The bald-headed contract killer known only as 47 is in good form, primed and ready for more work in the latest installment in the dark, stylish Hitman series. Though very similar to the last two games in the series, the open-ended stealth action gameplay offered by Hitman: Blood Money is still just about as tensely exciting as ever. A few new twists to the formula, an intriguing story, and a memorably diverse, cinematic sequence of missions further make Blood Money worth it.
This is the fourth game in the Hitman series, but previous experience with the past games isn't assumed or required. In fact, you'll probably be more impressed with the game if you've never played one of these before. Returning players will be in for a comfortably familiar experience. The previous games' stories are alluded to during the course of this one, in which 47 discovers that he and his employer are being threatened by some other mysterious agency. He'll learn more of the rival agency's motives as he completes his own jobs, all leading up to a surprising and climactic conclusion. The starting mission leads you by the nose through one of 47's typical assignments--to eliminate a shady theme park operator, whose negligence once cost the lives of many innocent people. This man, called the Swing King, even entered the drug business in the wake of his theme park's collapse. 47's employer has asked that a photo of a deceased loved one be the last image that the crook ever sees...but when you finally reach him, he's just this sad worm of a man who grovels at 47's feet. Despite the number of armed thugs you'll need to get through before putting the Swing King out of his misery, this mission is easy, provided you follow the step-by-step instructions you're given. Subsequent missions are substantially tougher and less linear, but this first one still is representative of the types of moody, affecting scenarios you'll encounter in the game.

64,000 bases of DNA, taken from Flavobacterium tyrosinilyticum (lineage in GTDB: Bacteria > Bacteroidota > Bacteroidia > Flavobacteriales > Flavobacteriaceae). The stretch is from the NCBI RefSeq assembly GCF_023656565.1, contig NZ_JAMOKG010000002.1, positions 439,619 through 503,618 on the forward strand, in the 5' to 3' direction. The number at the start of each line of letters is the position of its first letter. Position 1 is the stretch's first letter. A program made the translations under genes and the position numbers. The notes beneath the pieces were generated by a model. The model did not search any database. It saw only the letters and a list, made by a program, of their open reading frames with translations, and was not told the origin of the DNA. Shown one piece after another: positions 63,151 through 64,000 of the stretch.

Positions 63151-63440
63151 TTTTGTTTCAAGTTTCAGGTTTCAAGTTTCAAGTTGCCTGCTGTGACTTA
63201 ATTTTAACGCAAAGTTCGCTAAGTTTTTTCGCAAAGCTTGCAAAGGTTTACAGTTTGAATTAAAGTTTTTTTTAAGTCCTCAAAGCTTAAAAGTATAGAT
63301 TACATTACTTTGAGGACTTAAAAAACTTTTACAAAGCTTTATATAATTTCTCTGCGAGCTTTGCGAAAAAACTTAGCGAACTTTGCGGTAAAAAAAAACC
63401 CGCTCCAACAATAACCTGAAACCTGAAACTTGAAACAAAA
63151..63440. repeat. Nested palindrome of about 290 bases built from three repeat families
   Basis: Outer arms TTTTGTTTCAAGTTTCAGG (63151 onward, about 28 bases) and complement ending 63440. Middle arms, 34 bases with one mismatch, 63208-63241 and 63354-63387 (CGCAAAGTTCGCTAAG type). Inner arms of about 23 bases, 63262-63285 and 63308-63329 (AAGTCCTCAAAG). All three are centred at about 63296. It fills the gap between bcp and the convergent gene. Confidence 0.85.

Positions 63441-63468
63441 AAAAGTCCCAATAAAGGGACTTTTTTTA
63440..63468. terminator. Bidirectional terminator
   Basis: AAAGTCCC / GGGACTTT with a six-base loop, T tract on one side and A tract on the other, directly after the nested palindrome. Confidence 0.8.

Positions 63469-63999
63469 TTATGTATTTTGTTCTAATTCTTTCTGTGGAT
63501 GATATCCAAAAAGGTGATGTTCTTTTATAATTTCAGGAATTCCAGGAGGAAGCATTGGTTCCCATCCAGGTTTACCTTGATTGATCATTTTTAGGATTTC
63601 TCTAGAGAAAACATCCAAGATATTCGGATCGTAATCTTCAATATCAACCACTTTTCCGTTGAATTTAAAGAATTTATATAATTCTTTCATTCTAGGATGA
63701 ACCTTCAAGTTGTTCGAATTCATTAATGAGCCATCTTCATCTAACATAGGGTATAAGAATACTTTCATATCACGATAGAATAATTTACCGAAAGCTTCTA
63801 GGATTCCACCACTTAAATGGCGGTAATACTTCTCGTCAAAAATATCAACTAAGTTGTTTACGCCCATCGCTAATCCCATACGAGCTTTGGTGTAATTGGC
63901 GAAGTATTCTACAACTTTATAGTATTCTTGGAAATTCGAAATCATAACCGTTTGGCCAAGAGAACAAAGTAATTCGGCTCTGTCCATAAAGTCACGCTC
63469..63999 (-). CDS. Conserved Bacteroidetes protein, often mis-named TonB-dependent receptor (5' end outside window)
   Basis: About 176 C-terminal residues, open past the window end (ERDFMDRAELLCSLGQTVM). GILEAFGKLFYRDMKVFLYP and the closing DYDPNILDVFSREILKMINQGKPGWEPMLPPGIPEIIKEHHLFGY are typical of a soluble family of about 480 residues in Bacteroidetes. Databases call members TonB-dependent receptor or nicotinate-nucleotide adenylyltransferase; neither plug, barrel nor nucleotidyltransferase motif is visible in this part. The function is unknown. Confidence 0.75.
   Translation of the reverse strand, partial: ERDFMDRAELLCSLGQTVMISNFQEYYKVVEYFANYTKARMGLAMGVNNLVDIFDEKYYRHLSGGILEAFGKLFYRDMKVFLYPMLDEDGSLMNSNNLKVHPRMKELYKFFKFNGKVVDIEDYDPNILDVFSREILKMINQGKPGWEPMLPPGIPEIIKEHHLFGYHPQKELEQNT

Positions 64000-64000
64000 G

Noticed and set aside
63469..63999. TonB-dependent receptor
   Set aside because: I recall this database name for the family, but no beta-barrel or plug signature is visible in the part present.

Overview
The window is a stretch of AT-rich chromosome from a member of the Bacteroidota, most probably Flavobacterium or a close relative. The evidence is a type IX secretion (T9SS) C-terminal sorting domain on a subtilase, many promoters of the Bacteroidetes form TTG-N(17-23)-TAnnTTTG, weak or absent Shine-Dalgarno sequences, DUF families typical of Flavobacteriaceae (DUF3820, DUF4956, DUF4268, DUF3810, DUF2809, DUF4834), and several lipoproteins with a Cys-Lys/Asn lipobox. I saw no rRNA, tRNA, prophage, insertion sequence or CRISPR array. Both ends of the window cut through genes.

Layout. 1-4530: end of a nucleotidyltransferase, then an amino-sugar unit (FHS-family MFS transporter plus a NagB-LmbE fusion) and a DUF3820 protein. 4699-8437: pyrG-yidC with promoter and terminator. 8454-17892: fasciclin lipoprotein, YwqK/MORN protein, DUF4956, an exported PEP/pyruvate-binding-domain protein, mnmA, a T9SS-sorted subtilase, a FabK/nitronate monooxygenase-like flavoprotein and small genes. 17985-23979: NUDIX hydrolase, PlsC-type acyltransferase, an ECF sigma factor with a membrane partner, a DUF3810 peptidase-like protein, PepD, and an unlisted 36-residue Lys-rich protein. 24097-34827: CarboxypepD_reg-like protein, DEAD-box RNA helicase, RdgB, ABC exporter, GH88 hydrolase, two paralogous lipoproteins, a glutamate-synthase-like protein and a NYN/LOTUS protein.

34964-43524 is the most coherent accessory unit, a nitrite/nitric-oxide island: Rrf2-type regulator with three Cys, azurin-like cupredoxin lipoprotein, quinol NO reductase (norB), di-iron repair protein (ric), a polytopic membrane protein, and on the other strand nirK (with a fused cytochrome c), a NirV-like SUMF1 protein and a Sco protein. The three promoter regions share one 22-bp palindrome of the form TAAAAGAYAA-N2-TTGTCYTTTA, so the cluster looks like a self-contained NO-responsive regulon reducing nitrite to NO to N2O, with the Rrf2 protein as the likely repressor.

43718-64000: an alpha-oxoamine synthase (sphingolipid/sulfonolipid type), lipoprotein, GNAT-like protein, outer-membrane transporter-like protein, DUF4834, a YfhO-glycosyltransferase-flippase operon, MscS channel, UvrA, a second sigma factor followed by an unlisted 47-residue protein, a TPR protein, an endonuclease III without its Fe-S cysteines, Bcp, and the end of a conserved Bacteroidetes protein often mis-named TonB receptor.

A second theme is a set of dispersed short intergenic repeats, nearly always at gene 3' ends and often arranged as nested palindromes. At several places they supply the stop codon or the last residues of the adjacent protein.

There are more than a dozen missions in all, and most of them are set somewhere in the United States, such as a Mardi Gras celebration in New Orleans, an Egyptian-themed Las Vegas casino, a rehab clinic in Northern California, a stately riverboat traveling the Mississippi, a posh Los Angeles suburb, and more. The game does a great job of realizing each of these different settings, making them feel appropriately large, complex, and alive. Mardi Gras is particularly impressive, its streets jam-packed with people partying. All of these places tend to be filled with armed guards as well as civilians, so you'll need to exercise caution in order to take out your targets and escape undetected. However, if you slip up (or deliberately blow your cover), you can always try to shoot your way out. As in the previous games, Hitman: Blood Money rewards stealth and careful planning, but if you want to try to run and gun your way through the levels, you have that option. You can instantly switch from the default behind-the-back perspective to a first-person viewpoint if you prefer, and the game lets you use a whole bunch of different, realistically modeled real-world pistols, rifles, and submachine guns against your enemies. Of course, it's possible to finish most missions in Hitman: Blood Money without squeezing off a single round, if you're careful and observant.